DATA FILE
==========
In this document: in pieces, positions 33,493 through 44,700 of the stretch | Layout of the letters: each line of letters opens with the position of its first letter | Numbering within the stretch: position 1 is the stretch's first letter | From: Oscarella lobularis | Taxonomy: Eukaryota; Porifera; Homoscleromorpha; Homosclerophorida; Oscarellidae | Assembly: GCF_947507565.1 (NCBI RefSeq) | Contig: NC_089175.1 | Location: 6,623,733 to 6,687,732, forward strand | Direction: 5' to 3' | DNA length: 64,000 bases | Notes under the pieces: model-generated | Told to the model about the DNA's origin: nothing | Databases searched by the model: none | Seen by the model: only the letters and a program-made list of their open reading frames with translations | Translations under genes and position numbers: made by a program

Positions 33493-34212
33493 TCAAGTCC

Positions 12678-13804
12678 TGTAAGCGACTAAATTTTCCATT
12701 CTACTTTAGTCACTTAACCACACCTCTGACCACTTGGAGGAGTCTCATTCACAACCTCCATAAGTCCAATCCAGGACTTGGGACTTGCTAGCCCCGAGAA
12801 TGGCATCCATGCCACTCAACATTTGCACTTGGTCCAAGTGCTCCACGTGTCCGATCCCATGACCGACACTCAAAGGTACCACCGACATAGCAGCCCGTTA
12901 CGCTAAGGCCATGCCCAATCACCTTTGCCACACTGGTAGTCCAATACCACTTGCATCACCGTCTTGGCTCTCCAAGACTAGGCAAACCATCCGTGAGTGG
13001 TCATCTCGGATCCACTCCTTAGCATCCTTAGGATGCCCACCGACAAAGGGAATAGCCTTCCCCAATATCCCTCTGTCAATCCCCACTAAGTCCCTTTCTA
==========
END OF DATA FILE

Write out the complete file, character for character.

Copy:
In this document: in pieces, positions 33,493 through 44,700 of the stretch | Layout of the letters: each line of letters opens with the position of its first letter | Numbering within the stretch: position 1 is the stretch's first letter | From: Oscarella lobularis | Taxonomy: Eukaryota; Porifera; Homoscleromorpha; Homosclerophorida; Oscarellidae | Assembly: GCF_947507565.1 (NCBI RefSeq) | Contig: NC_089175.1 | Location: 6,623,733 to 6,687,732, forward strand | Direction: 5' to 3' | DNA length: 64,000 bases | Notes under the pieces: model-generated | Told to the model about the DNA's origin: nothing | Databases searched by the model: none | Seen by the model: only the letters and a program-made list of their open reading frames with translations | Translations under genes and position numbers: made by a program

Positions 33493-34212
33493 TCAAGTCC

Positions 12678-13804
12678 TGTAAGCGACTAAATTTTCCATT
12701 CTACTTTAGTCACTTAACCACACCTCTGACCACTTGGAGGAGTCTCATTCACAACCTCCATAAGTCCAATCCAGGACTTGGGACTTGCTAGCCCCGAGAA
12801 TGGCATCCATGCCACTCAACATTTGCACTTGGTCCAAGTGCTCCACGTGTCCGATCCCATGACCGACACTCAAAGGTACCACCGACATAGCAGCCCGTTA
12901 CGCTAAGGCCATGCCCAATCACCTTTGCCACACTGGTAGTCCAATACCACTTGCATCACCGTCTTGGCTCTCCAAGACTAGGCAAACCATCCGTGAGTGG
13001 TCATCTCGGATCCACTCCTTAGCATCCTTAGGATGCCCACCGACAAAGGGAATAGCCTTCCCCAATATCCCTCTGTCAATCCCCACTAAGTCCCTTTCTA